Stainless steels and heat resisting steels are ferrous alloys to which a minimum of 12% chromium is added. A 12% chromium stainless steel will resist corrosion or ‘rusting’ when exposed to weather. To obtain greater corrosion resistance for more severe applications, the chromium content may be raised to as high as 27%.
Stainless steels often contain other elements which are added to modify their properties. The effects of various elemental additions are reviewed in the following sections.
In the majority of stainless steel grades carbon is usually held to 0.08% maximum in the austenitic grades and preferably much less. For example, the grade sometimes specified for welding, 304L, has carbon restricted to 0.03% maximum. Higher carbon contents up to 1.00% render some of these steels amenable to conventional hardening and tempering heat treatment for the purpose of developing high strength and hardness levels e.g. the 440 grades.
Nickel is the most common element added to these steels and when added in quantities of 8.00% or greater, develops the austenitic series of grades. Lesser amounts of nickel will produce the duplex austenitic-ferritic grades.
Molybdenum improves passivity of the surface resulting in increased corrosion resistance, particularly pitting in chloride environments.
This element is a strong carbide former and is very effective in preventing precipitation of chromium carbide during welding. Chromium carbide precipitation adjacent to welds can result in intergranular corrosion or weld decay.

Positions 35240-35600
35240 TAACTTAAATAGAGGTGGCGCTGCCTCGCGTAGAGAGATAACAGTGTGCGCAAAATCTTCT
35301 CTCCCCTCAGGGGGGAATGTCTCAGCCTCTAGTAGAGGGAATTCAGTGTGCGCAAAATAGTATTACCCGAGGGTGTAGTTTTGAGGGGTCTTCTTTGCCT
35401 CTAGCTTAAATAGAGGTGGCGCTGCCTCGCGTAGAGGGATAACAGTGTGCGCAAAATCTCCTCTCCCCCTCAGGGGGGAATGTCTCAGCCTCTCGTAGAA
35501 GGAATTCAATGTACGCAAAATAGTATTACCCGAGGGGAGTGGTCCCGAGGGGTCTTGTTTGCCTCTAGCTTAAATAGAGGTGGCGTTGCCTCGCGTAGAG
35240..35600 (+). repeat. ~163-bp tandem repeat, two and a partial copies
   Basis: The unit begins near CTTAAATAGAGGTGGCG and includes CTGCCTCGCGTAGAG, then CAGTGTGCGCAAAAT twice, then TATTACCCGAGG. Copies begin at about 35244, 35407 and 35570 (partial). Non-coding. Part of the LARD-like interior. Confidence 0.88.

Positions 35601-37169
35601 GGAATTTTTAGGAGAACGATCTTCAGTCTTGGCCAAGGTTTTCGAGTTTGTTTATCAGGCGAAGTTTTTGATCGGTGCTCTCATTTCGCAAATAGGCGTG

Similarly to nickel, manganese promotes the formation of austenite and in certain grades partially replaces nickel. It is also used in the free-machining grades to which sulphur and selenium additions have been made.
This element is added in quantities of around 1.00% to improve scaling resistance of austenitic grades when used at higher temperatures.
This element improves corrosion resistance in certain applications. An addition of 3.00 - 4.00% improves resistance to attack by sulphuric acid.
The sulphur content of these steels us usually kept below 0.03%. By increasing sulphur to around 0.2% there is an improvement in machinability but the corrosion resisting properties are severely impaired in many instances.
Niobium and Tantalum
These are carbide stabilising elements and act similarly to titanium. They are more commonly used in heavier sections. Niobium is used in stabilised welding rods and is preferred to titanium in this application.
As an alloying element nitrogen acts to promote the formation of austenite. It can dramatically improve the yield strength of austenitic grades.